Azelaic acid has some excellent benefits for your skin but will it make your skin worse before it gets better? Does azelaic acid cause purging?
What Is Purging?
You may have heard people say that certain skincare ingredients may “make your skin worse before it gets better” – usually when referring to acne-fighting ingredients.
What they’re talking about is skin ‘purging’.
Skin purging is a term used to describe breakouts that happen soon after you start using a new skincare product that increases your skin’s natural exfoliation rate.
Purging only happens on the areas of your skin where you would usually experience breakouts.
This is due to the fact that up to 30% of your pores that appear acne-free actually contain microcomedones. This is in comparison to a maximum of 0.25% of your pores that are active pimples (even in severe cases of acne).
Microcomedones are tiny little pouches filled with oil, bacteria, and dead skin cells, that eventually grow, clog your pores, and lead to acne breakouts. They are the starting point of an acne pimple.
It usually takes around 8-weeks for a microcomedone to come to the surface of your skin and cause a pimple but if you use skincare products that increase your skin’s natural exfoliation process, they are able to surface and resolve faster.
In the long-run, this is a good thing and maintaining these skincare products can prevent new microcomedones and pimples from forming. However, in the short-term, it means that a lot of pimples are going to come to the surface at the same time and cause a breakout that may be worse than what you’re used to.
It’s tempting to stop using these types of skincare ingredients when you experience purging but continuing use will clear the breakout quicker and you will experience fewer breakouts once you’ve got through the initial purge.
Does Azelaic Acid Cause Purging?
Azelaic acid is a dicarboxylic acid that is found in grains like wheat, barley, and rye, and has excellent benefits for your skin, including:
- Reducing inflammation
- Improving redness and rosacea
- Preventing the growth of bacteria
- Treating acne and acne marks (post-inflammatory erythema/hyperpigmentation)
- Preventing melanin synthesis to brighten skin and reduce dark marks/hyperpigmentation
- Reducing skin sensitivity
- Improving skin texture
It also acts as a mild exfoliant to clear your pores of dirt, bacteria, and oil which means that it is likely to cause purging when you first start using it.
Purging vs Breaking Out
While a breakout experienced shortly after you’ve introduced azelaic acid into your routine is highly likely to be down to purging, there’s always a chance that it’s not.
Breakouts can also occur due to skin irritation caused by a skincare product.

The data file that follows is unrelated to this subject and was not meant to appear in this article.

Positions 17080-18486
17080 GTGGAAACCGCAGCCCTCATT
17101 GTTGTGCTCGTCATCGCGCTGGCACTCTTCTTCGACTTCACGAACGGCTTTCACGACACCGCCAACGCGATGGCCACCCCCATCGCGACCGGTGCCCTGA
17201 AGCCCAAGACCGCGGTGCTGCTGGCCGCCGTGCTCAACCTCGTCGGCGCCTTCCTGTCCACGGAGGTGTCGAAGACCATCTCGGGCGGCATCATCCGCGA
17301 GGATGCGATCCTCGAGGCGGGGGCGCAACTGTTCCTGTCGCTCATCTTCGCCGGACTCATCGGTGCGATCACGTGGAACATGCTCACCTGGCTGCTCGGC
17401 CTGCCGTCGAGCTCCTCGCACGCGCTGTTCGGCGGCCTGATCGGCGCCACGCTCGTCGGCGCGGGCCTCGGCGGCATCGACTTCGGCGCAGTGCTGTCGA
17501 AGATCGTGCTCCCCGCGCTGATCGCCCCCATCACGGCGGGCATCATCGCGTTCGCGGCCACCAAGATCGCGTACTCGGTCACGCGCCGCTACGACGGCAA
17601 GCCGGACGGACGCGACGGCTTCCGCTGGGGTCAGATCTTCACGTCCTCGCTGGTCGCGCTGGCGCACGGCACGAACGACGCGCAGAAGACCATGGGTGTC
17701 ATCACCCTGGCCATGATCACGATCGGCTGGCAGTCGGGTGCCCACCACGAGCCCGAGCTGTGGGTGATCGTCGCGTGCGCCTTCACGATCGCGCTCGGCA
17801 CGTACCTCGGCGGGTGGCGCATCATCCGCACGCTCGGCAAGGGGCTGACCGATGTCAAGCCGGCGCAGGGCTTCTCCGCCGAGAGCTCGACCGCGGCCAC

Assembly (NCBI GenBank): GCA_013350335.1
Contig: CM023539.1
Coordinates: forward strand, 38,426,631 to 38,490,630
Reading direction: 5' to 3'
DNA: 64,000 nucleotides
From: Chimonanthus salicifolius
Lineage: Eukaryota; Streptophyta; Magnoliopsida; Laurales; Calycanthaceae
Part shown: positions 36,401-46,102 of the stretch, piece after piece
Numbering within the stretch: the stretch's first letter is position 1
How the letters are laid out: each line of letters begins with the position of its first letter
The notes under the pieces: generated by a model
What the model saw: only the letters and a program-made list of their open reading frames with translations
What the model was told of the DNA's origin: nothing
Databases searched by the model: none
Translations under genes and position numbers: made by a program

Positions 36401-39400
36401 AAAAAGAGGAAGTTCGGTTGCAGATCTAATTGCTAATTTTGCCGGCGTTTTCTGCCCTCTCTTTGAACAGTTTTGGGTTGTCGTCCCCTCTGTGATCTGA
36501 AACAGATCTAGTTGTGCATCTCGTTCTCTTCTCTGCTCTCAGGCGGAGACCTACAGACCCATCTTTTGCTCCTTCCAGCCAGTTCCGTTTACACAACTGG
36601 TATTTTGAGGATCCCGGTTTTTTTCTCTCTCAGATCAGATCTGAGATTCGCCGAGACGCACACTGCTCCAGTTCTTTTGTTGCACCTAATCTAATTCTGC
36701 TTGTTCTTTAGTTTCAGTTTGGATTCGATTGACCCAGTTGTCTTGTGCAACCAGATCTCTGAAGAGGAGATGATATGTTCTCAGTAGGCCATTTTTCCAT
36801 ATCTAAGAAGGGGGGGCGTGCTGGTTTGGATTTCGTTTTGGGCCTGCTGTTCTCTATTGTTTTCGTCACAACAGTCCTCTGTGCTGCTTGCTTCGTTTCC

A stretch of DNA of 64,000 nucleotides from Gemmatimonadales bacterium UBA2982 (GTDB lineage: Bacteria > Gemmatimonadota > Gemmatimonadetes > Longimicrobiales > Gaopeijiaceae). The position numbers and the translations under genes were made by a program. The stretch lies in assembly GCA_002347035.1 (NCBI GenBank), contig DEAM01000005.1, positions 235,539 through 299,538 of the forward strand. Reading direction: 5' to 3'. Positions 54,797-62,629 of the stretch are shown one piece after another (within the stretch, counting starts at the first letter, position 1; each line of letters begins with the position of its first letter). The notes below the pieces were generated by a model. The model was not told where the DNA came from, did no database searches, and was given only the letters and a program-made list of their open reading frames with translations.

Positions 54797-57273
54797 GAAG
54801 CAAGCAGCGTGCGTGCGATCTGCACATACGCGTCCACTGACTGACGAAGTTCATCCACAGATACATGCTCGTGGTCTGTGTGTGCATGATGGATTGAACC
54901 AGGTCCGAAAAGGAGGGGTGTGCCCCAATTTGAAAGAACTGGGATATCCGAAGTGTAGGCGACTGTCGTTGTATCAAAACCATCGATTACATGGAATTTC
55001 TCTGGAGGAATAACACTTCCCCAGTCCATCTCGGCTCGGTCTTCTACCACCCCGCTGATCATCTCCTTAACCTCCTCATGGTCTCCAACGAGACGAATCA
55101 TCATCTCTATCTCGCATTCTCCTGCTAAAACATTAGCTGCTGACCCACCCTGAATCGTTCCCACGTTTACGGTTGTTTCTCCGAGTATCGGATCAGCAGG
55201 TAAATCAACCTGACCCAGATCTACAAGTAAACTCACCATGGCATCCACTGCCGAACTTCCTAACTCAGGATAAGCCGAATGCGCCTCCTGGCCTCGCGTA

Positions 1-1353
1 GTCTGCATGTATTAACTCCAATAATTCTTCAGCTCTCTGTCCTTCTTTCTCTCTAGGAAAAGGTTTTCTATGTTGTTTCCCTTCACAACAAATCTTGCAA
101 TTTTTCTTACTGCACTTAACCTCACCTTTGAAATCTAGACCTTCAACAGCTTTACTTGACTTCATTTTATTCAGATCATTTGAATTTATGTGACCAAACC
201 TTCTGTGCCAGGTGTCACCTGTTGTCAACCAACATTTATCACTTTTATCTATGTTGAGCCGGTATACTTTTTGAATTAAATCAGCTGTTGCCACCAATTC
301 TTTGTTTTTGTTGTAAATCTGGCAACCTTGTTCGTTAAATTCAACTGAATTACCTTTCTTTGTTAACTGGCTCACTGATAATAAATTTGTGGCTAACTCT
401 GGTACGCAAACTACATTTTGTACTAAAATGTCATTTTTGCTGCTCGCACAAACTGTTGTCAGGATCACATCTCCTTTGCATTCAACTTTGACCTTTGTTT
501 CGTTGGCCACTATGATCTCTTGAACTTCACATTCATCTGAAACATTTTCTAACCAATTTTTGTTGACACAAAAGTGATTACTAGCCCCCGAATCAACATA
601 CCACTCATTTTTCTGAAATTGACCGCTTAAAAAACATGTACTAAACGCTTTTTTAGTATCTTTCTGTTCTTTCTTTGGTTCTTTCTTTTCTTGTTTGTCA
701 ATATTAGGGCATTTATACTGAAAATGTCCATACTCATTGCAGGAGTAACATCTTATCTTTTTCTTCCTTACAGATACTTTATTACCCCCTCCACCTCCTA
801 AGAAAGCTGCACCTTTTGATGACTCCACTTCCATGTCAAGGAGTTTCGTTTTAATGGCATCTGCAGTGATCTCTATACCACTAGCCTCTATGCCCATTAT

It can be a bit tricky to determine whether your skin is purging or breaking out due to an irritation but here’s how you can work it out:
- Breakouts due to purging should only happen on areas of skin where you would normally experience breakouts and the breakouts should clear faster than usual as long as you keep using the product.
- Breakouts due to irritation happen on areas of skin where you wouldn’t usually experience breakouts, take longer to clear up, and won’t clear up (they may even get worse) if you continue to use the product.
Skincare ingredients and treatments that increase your skin’s natural exfoliation process and are likely to cause purging include:
- Retinoids (e.g. retinol, retinal, retin-a)
- AHAs (e.g. glycolic acid, lactic acid, etc.)
- BHAs (e.g. salicylic acid)
- Lasers and chemical peels
- Physical exfoliation (e.g. facial scrubs, microdermabrasion)
- Acne treatments (e.g. benzoyl peroxide)
- Azelaic acid
How To Reduce Azelaic Acid Purging
You may not be able to prevent azelaic acid from causing skin purging entirely, but there are some ways that you can reduce its severity:
- Start slowly – use azelaic acid less frequently to begin with and increase use as your skin tolerates. This will also help prevent skin barrier damage and sensitivity and is always a smart move with any skincare ingredient if you have sensitive skin.
- Use soothing skincare ingredients alongside azelaic acid to boost its anti-inflammatory effects (the size of acne pimples is generally down to how inflamed they are).
How To Reduce The Risk Of Reactive Breakouts
The best way to reduce the risk of experiencing breakouts from irritation or a reaction is to patch test products before you use them. You can do this by applying the product to a small area of your skin once or twice a day for five days. Such areas of skin include your inner arm, behind your ear, or just below your jawline – somewhere that isn’t too visible incase you do experience a reaction.
Summary – Does Azelaic Acid Cause Purging?
Azelaic acid is a great skincare ingredient for skin concerns like acne, hyperpigmentation, and rosacea. However, it has a mild exfoliating effect which means that it may cause an initial breakout that’s often referred to as ‘skin purging’. You can reduce the severity of skin purging by introducing any skincare products that contain azelaic acid into your skincare regimen slowly.
Laura is a skincare addict and sunscreen enthusiast with more than 10 years of experience working in healthcare and over 5 years of experience working as a nurse. She has experience in plastic and reconstructive surgery, dermatology, and aesthetics and has received training in laser treatments. Laura is currently working in healthcare education and writes for ScienceBecomesHer in her spare time. Read More.